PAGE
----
Cryptomining has been in the headlines in recent months for all the wrong reasons if you are a cryptocurrency investor or speculator. It isn’t all doom and gloom for crypto, though, as we have recently reported on newer, more efficient mining equipment becoming available from the likes of Intel and Bitmain. Moreover, on Thursday, Bloomberg reported that the cost of mining Bitcoins had reached a 10-month low.
Some may have scoffed at the new ASIC cryptomining systems becoming available this summer, considering the dire valuation charts for all the major blockchain-based currencies. However, it now looks like new efficient mining systems coming online are quickly having a beneficial impact on the bottom lines of mining operations. Even with the ongoing crypto crash, the difference between costs and crypto valuations makes mining operations sound highly profitable for the time being.
According to data from JP Morgan, at the start of June, cryptomining operations were spending $24,000 to mine one Bitcoin (BTC). Today, they expect to mine a Bitcoin after spending only $13,000. To put that into perspective, you can sell 1 BTC today for almost $21,000, which is better than a 60% profit.
The Bloomberg report asserts the reduction in mining costs is entirely down to the deployment of more energy-efficient mining rigs. One must also remember that this is happening while energy prices are rocketing worldwide. That makes the mining cost reductions and efficiency of the latest mining equipment all the more impressive.
Cheaper Mining to Result in Lower Bear Market Valuations?
Interestingly, a crypto valuation theory shared in the source report suggests that lowering the production cost could negatively impact BTC valuations. In other words, some see the production cost as a resistance line buoying BTC, and perhaps other major cryptocurrencies. If this line can be shifted down, so too can crypto valuations when we are in a bear market.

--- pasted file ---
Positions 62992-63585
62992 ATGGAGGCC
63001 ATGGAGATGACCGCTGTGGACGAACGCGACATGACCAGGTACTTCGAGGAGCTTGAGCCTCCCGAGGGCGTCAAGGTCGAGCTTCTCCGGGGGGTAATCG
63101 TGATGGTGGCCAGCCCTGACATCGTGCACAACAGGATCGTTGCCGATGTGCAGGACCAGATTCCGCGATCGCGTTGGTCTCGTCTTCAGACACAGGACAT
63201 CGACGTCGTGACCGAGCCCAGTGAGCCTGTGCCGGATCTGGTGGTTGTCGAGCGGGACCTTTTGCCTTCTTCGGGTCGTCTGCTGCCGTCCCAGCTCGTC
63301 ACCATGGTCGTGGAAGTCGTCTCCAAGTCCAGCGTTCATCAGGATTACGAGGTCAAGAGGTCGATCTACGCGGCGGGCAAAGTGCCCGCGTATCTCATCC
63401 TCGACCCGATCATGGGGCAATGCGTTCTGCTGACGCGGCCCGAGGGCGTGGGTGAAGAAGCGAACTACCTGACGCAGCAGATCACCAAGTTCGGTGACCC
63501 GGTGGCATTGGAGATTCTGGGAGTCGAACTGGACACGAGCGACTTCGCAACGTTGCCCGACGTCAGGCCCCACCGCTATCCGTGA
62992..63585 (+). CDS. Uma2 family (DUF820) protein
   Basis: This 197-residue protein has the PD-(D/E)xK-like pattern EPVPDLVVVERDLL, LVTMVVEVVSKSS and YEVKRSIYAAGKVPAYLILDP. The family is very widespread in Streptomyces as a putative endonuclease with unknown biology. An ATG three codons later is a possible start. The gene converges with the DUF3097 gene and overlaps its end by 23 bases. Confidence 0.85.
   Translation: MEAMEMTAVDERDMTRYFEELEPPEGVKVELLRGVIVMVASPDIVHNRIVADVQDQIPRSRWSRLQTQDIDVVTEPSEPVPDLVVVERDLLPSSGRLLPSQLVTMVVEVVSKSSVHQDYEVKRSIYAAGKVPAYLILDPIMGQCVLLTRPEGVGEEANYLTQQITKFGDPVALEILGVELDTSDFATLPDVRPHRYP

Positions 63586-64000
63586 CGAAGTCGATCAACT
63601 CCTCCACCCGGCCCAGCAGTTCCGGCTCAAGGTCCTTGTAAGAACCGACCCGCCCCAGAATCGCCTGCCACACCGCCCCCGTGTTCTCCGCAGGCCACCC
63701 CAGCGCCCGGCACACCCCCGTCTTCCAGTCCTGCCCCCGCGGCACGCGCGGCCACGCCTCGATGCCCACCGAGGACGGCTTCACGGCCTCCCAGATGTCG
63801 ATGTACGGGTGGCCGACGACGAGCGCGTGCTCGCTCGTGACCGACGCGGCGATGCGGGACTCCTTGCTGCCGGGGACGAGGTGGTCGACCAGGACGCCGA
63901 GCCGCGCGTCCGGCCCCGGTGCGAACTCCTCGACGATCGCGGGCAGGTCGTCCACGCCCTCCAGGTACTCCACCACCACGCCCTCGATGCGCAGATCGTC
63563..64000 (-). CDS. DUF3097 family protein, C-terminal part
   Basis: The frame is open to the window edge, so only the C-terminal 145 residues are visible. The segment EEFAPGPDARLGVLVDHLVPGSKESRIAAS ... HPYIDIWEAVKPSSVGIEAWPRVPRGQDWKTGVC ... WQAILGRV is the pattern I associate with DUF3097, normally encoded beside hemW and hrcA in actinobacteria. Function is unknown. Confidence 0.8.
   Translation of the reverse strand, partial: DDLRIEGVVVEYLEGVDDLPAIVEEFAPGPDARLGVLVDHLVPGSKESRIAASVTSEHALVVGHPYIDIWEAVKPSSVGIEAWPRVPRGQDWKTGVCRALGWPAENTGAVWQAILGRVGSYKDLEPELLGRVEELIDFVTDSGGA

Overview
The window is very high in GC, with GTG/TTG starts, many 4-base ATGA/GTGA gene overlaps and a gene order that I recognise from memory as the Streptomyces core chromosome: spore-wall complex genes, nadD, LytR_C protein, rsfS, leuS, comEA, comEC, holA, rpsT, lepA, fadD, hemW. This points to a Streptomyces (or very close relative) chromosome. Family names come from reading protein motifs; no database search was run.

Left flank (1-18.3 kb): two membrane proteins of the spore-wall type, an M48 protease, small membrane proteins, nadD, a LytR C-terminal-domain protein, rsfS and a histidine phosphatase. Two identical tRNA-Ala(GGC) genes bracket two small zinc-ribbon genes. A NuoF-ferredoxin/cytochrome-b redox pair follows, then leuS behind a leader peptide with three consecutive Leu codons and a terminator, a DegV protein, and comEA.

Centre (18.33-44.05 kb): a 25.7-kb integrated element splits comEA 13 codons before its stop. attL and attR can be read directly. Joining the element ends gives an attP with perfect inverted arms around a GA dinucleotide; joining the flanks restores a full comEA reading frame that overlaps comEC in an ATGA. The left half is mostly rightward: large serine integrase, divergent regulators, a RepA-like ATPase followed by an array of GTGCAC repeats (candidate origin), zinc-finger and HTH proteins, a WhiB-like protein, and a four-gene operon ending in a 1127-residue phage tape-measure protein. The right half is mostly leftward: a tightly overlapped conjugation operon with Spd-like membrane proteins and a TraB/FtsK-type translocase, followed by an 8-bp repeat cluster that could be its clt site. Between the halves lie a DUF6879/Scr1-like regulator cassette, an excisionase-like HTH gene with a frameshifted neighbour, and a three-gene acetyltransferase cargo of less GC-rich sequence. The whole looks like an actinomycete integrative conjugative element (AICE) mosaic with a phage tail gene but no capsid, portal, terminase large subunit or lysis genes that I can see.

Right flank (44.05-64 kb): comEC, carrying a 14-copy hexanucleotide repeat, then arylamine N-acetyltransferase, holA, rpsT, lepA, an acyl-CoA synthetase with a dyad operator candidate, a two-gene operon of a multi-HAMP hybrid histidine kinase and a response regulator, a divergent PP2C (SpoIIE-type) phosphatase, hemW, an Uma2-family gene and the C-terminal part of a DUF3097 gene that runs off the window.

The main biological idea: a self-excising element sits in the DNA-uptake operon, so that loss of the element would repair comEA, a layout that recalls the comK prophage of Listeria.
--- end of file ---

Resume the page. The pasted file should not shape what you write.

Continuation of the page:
We mentioned above that 1 BTC is worth about $21,000 today. Some might feel the valuation is very low, but if we learn from history and the two previous bull/bear markets Bitcoin has been through, we should expect it to drop to about $13,000 before the pain ends (80% down from its peak), and before there can be a recovery. However, where we stand in 2022, with a war in Europe and on the precipice of a recession, we shouldn’t expect things to pan out exactly the same, or reverse as quickly as in 2018 and late 2020.
Overall, it is interesting to see such a dramatic cut in the costs of Bitcoin mining (and likely other currencies too). Whether reduced mining costs will contribute to further reductions in valuations, or help miners stay afloat during this slump, remains to be seen. Similarly uncertain are the depths of the worldwide inflation, recession and financial issues we will see through 2022 and beyond.
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Mark Tyson is a Freelance News Writer at Tom's Hardware US. He enjoys covering the full breadth of PC tech; from business and semiconductor design to products approaching the edge of reason.